While some companies can help translate international credit data to a U.S.-equivalent score, your overseas credit history will most likely remain in its country of origin. 

According to Experian, matters of legal precedent, differences in reporting, and technological limitations are the three main reasons why “credit histories do not follow you when you move to the U.S. [from other countries].”

Accessing Your Credit Report

Remember that Experian, TransUnion, and Equifax are different companies, and as such, their credit reports may vary. According to federal law, you are entitled to one free credit report from each bureau every year. 

When you request your credit reports, take the time to compare each iteration and highlight any discrepancies or errors.

To dispute potentially incorrect information, contact the credit reporting companies directly here

The Benefits of “Good” Credit 

Why is it so important to have strong credit? 

For one thing, having “good” credit means you’ll be more attractive to lenders. 

On a practical level, that means you’ll be more likely to get the loans you need to live your life the way you imagined. 

The higher your credit score, the broader your access to financial products.  

Generally speaking, consumers with scores in the mid-to-upper 600s are typically recognized as “prime” borrowers and qualify for higher credit limits, higher loan amounts, and lower down payments.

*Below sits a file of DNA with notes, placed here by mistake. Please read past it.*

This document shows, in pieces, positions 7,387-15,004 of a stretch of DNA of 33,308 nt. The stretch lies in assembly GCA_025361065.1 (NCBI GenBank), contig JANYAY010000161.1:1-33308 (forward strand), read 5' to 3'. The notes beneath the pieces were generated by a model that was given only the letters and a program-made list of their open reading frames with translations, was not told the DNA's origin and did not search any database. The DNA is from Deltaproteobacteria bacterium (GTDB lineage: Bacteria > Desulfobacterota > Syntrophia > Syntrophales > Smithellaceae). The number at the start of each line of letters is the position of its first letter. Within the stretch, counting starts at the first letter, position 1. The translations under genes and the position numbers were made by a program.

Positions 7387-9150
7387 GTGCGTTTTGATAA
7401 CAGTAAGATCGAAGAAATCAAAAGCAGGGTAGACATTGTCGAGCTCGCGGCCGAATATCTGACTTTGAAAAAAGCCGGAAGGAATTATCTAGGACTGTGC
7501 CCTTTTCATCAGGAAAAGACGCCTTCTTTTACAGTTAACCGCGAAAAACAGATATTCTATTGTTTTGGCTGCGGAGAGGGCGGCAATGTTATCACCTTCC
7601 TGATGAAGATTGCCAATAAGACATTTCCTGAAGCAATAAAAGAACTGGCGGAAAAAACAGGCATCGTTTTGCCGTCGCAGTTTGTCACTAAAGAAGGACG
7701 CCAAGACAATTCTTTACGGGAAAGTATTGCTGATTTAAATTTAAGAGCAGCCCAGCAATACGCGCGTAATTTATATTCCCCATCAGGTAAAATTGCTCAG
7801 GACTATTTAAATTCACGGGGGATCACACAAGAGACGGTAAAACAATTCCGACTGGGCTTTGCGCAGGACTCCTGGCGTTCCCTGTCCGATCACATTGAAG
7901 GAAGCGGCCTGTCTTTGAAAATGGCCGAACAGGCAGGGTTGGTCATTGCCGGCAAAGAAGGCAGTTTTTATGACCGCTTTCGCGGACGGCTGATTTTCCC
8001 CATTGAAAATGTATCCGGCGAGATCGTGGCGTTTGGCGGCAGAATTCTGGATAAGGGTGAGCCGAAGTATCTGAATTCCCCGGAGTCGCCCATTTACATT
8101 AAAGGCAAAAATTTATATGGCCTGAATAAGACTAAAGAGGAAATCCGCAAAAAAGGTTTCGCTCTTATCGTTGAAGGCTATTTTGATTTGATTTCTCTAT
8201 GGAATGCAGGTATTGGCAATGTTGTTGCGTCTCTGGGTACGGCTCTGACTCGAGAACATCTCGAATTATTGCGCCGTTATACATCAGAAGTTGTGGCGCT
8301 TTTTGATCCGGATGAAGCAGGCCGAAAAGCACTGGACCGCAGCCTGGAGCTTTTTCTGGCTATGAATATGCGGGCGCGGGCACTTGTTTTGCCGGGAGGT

And while “good” credit often translates to greater access to loans, the benefits don’t end there. 

Having good credit also means you could pay less on insurance premiums. After all, many insurance companies use credit scores to determine their rates.

According to recent auto insurance studies, “poor” credit raised rates over 61% compared to consumers who had “average” credit.

Other findings affirm that drivers with poor” credit will pay over $2,500 more per year than drivers with “good” credit. 

Conversely, those with “very good” credit saw rate reductions by almost 25%. 

The facts are in: better credit can help you save significant money.

One More Thing

If you’re looking to rent an apartment, having “good” credit can be a tremendous help in two ways.

First, it can help you gain the competitive edge when you apply for a unit — especially in major metropolitan areas with byzantine application requirements. 

Secondly, having better credit can also help you get utility services without needing to put down a big deposit or find a guarantor.

As the Federal Trade Commission confirms, “Getting utility services — gas, electricity, water — has a lot to do with your credit history. The better your credit history, the easier it will be for you to get services.”